The Romantic Revival style of house designs emerged towards the end of the 19th centuryand was characterized by its variety of decorative elements. In contrast to earlier styles such as the Georgian or Gothic Revival, Romantic Revival homes featured a combination of styles from different eras and regions. These houses usually featured details of Greek and Roman structures, as well as elements inspired by the houses of the old world. The popularity of Romantic Revival houses waned in the early 20th century as newer designs with simpler lines and less ornamentation became popular.

Distinctive features of Romantic Revival house designs included tall towers and turrets, steep roofs, shutters, and wide wrap-around porches. The exteriors of these houses were often finished with ornate carvings and other intricate features, with different materials used for the siding or other finishes. Inside, the rooms often featured a combination of styles, with elements such as stained glass windows, carved mantels, and mouldings.

The interior of a Romantic Revival house was often finished with detailed wallpapers and carpets, as well as artistic touches such as sculptures or statues in the corners. Some Romantic Revival homes also featured elaborate fireplaces, parquet floors, crystal chandeliers, and intricate woodwork.

Romantic Revival House Designs

Italianate House Designs

Italianate house designs first appeared in the United States in the mid-1800s. This house style was inspired by both Italian Renaissance architecture and the Middle East, and was characterized by its ornate detailing, arched walls, and a variety of balconies and towers. In contrast to the more classical designs of the time, Italianate house designs incorporated more exaggerated vertical elements such as rounded turrets and tall, narrow windows.

Distinctive features of Italianate house designs include heavily bracketed roof eaves, tall windows with pointed arches, and two-story porches. These houses typically featured intricate masonry detailing and were often finished with decorative columns, spandrels, and quoins. Inside, these homes featured wide hallways, large windows, and tall ceilings. The interior of an Italianate house was usually finished with hardwood or marble floors, ornate mouldings, and stained-glass windows.

Italianate house designs remain popular today thanks to their combination of beauty and practicality. These homes are often heavily detailed and feature classic elements such as tall chimneys, elaborate balconies, and intricately carved columns.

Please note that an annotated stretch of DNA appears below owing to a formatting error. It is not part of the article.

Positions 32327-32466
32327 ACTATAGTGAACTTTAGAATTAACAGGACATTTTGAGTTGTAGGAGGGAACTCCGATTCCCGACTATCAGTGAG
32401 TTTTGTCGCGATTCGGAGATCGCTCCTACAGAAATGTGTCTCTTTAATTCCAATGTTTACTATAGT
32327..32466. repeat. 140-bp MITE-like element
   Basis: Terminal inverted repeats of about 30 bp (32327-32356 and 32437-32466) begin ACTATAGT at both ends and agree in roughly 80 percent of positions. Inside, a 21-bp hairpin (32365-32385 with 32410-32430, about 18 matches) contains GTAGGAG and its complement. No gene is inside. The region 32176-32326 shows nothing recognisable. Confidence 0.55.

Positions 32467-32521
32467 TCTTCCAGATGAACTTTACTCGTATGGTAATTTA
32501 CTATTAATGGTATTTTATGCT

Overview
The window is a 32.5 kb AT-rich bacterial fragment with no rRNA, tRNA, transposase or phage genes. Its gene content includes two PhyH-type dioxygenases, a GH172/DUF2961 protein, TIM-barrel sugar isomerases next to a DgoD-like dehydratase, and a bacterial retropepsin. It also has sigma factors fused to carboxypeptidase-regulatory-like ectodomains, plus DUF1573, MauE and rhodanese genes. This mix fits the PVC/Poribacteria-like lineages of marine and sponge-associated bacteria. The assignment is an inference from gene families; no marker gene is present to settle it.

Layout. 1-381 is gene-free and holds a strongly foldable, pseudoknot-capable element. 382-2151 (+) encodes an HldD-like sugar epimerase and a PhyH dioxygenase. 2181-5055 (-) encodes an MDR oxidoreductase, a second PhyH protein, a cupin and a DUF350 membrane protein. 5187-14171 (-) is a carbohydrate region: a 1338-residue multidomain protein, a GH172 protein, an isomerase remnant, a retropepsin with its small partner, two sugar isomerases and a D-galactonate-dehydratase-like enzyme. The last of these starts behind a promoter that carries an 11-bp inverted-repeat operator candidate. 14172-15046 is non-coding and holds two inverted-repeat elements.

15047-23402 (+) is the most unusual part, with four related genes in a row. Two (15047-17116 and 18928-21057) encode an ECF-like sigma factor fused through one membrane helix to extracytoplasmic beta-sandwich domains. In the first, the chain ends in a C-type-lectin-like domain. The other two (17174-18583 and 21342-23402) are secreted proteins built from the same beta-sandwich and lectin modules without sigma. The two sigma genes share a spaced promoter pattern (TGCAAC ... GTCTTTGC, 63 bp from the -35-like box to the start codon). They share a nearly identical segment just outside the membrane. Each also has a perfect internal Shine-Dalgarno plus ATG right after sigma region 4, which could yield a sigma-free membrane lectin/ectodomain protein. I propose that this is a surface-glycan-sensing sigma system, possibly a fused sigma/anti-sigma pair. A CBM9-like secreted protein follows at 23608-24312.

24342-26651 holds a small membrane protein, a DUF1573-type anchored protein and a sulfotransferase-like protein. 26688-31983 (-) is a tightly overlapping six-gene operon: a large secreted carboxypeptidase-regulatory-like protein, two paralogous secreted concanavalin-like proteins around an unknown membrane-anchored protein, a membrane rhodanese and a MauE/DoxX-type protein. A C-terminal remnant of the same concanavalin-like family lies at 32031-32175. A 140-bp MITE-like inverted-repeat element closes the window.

Italianate House Designs

Neo-Grec House Designs

Neo-Grec house designs were popularized in the United States in the late 19th century. This house style was inspired by the Greek Revival houses of the mid-1800s, but featured both Victorian and Greek decorative touches. One of the distinguishing features of Neo-Grec houses was their use of bold geometric shapes and symmetrical floor plans. These house designs featured broad rooflines, wide porches, and other features that combined classical elements from different eras.

Neo-Grec house designscluded widespread use of columns both inside and outside of the house. The exteriors of these houses were often finished with clapboard siding, and the windows and doors featured pointed or arched tops. Inside, these homes often featured grand staircases and tall ceilings with detailed mouldings. The walls were typically finished with light-colored wallpaper and wainscoting.

Neo-Grec house designs were often characterized by their airy and open interiors, with plenty of spaces for both entertaining and relaxing. These homes also featured oversized fireplaces, grand chandeliers, and stained glass windows. Today, Neo-Grec house designs still remain popular thanks to their combination of contemporary and traditional architecture.

Neo-Grec House Designs

Richardsonian Romanesque House Designs

The Richardsonian Romanesque style of house designs was popular in the United States from the late 19th century until the early 20th century. This house style was named after iconic architect Henry Hobson Richardson, who developed the style from a combination of European and American influences. Distinctive features of Richardsonian Romanesque house designs included wide porches, turrets, symmetrical roof lines, and arched windows. Some of these houses also featured decorative fountains or gardens.